“I probably won’t get ME3 if I can’t use my Steam ME2 saves with it”

      There is zero reason to think that would be the case. I’m 100% sure you’ll be able to that, unless a technical issue arises, but there shouldn’t be one.

  23. Sorbicol says:

    The probability of EA games returning to Steam will probably depend on how much of a “success” Origin is – i.e. how many people are prepared to put up with it in order to be able to play Battlefield 3 and Mass Effect 3.

    Unless the sales of Battlefield 3 are really disappointing, I can’t see any decision being made until after ME3 has been and gone. And then that will probably bleed into The Old republic and possibly even Dragon Age 3 by that stage in the game as well.

    As for Origin, I had to download this in order to get the BF3 alpha to run. Annoying but not unexpected. It’s……. fine. Sits in the background, didn’t really do anything really annoying, didn’t really get a chance to try out the friends features though as non of my friends were in the alpha.

    Yes, given the choice I would much prefer to keep all my games on steam but I’m not going to throw my dummies out of the pram over it.

    Look at it this way – at least it isn’t GfWL.

    • Baf says:

      “At least it isn’t GfWL” is exactly what I thought on reaching the words “didn’t really do anything really annoying”.

    • TormDK says:

      People that knock origins are just used to Steam. It’s a perfectly fine service as it is.

    • MisterT says:

      All aboard the “actually tried origin, it’s not bad” train

      Hell, I now have BC2, MOH, BF3 pre-order and ME2 on it (combined cost of $70 CDN)

  24. Silphatos says:

    leave Brit EA alone!

  25. Danarchist says:

    Ya know what I would really like? A game download service with a store that isn’t 80% pre-order, 10% available games, and 10% paid addon’s that are purely cosmetic.
    I no longer pre-order anything after being burned so many times, the crap they give you for pre-ordering is not worth spending $60 on a game that is complete crap on release day. After dragon age 2 I wait for reviews. But if i go onto the steam store page I have to scroll through pages of pre-order crap just to find one game I can play right now.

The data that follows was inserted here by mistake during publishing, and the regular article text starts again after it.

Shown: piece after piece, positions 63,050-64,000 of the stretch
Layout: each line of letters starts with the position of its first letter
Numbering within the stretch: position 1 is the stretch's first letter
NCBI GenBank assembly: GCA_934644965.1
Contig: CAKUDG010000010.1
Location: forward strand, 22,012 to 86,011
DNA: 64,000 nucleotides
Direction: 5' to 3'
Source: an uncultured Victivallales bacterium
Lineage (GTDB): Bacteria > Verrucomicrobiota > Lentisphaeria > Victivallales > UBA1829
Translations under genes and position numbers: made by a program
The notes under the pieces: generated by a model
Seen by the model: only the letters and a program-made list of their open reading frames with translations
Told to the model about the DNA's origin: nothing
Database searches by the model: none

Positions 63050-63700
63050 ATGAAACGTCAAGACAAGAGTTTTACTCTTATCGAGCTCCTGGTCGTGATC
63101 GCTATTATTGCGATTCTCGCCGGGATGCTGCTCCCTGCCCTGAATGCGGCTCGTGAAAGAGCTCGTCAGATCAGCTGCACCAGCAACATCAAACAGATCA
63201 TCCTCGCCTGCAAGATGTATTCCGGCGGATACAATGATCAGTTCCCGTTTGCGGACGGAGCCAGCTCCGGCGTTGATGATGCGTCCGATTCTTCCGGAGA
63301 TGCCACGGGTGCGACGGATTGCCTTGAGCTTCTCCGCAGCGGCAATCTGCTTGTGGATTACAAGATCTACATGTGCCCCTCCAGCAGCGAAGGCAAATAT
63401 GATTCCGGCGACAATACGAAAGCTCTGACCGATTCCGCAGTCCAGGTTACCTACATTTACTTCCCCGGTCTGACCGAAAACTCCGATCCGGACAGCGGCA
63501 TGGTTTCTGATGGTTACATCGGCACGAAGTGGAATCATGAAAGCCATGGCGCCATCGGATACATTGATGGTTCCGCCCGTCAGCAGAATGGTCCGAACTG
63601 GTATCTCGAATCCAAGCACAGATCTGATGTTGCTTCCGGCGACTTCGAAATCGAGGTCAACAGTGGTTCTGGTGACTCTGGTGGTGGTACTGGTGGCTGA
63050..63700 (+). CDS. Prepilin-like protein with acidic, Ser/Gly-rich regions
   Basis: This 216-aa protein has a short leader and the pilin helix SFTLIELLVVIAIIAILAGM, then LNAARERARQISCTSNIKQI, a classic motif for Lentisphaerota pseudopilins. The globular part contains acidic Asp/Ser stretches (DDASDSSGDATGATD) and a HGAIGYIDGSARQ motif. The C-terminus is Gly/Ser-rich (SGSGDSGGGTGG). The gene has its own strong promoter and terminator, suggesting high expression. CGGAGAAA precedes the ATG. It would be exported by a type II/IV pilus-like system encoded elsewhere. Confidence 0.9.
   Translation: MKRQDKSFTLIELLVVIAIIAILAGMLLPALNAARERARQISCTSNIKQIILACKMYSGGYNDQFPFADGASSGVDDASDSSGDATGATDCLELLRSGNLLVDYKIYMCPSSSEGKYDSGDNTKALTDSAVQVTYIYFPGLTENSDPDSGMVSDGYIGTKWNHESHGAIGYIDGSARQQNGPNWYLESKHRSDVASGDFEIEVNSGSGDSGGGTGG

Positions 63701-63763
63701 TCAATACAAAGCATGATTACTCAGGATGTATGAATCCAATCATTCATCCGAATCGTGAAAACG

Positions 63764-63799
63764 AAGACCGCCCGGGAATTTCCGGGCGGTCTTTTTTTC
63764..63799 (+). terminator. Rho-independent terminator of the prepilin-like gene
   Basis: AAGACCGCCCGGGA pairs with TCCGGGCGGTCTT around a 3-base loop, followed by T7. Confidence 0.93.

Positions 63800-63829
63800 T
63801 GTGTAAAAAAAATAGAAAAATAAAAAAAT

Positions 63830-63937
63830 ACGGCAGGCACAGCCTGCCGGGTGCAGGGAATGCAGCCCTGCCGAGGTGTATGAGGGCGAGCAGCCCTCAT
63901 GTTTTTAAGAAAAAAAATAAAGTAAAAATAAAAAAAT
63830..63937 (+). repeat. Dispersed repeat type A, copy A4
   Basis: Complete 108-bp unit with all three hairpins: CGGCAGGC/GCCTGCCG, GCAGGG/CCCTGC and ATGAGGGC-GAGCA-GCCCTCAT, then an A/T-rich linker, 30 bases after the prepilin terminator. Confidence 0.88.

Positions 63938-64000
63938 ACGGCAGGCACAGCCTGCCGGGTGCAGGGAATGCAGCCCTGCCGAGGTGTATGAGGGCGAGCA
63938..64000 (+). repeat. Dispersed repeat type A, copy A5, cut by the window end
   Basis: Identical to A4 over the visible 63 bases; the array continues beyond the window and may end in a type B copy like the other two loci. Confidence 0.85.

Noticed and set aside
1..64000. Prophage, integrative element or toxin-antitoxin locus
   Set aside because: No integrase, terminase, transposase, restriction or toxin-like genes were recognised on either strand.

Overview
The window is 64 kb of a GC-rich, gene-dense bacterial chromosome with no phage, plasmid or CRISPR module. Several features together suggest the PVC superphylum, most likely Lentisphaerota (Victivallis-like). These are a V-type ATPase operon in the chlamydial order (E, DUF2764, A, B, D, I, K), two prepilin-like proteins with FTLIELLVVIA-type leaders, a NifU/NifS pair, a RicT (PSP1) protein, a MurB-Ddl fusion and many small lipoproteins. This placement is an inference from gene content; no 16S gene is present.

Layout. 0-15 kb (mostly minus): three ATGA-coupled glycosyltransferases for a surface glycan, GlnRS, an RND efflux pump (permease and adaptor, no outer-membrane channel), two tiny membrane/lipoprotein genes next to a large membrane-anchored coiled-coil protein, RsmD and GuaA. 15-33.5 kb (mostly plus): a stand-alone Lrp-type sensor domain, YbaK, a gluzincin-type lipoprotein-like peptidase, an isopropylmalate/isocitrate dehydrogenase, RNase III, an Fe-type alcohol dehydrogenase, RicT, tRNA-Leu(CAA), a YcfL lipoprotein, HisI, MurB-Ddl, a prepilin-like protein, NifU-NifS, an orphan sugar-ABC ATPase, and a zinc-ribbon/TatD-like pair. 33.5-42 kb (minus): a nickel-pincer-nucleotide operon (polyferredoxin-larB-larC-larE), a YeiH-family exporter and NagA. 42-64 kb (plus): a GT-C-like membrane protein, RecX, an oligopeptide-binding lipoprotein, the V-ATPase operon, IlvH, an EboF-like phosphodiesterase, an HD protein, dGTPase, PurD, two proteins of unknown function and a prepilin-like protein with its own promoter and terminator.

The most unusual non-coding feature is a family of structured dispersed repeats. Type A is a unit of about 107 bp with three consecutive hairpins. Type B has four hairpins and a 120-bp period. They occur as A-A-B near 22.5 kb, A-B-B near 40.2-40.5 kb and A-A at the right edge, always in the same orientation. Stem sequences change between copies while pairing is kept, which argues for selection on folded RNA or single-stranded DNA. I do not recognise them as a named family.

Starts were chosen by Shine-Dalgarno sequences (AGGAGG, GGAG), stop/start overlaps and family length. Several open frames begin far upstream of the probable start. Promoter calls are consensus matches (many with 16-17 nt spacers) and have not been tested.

It’s the boondoggle of the gaming industry.

    • skinlo says:

      You are obviously using Steam wrong.

    • Reefpirate says:

      Indeed, you are doing it wrong. There are filters and ordered lists you can use on Steam if you’re really getting bothered by the pre-orders.

  26. shoptroll says:

    Modern Warefare 3 sales/activity should be more than enough convincing right?

    EDIT: Oh look, massive MW3 PRE-ORDER NOW banner on Steam today. Imagine that.

    EDIT EDIT: That all said, glad to see Valve is talking about the situation finally. Looking forward to reading the Develop interview, since their Portal 2 interviews were great reads.

    Valve doesn’t speak publicly a lot, but when they do it’s usually worth listening to.

    EDIT x3: Also interesting that he references Ubisoft as well. Isn’t there some speculation about the next Trackmania having it’s own update client or something that would put it in the same situation as BF3?

  27. FakeAssName says:

    Gabe pre-Caspian trailer: “HaHa, run if you dare EA! we don’t need you! you ain’t got shit that will get people to use Origin!”

    {insert gamescon}

    Gabe post-Caspian trailer: “oh fuck me! All PR thrusters to full reverse, All PR thrusters to full reverse!”

    • skinlo says:

      Well considering this is the first time Valve have mentioned this, we don’t actually know whats going on here.

    • FakeAssName says:

      Gabe/Steam sat there saying nothing while titles started dropping and EA pointed the finger directly at them each time.

      If anything EA had said was technically false Valve would have leveled a lawsuit or at least refuted it; they didn’t, so that leads me to believe that everything EA said about it being Steam that was pitching their games out due to non-compliance with their DLC mandates was true.

      The whole thing stinks of both sides playing hardball:

      EA said “f-your stupid terms, they are our games so we will run them how we want to.”

      Steam said “whatever, try it and we will throw out any game that bypasses our “steam version/steam DLC only” laws.”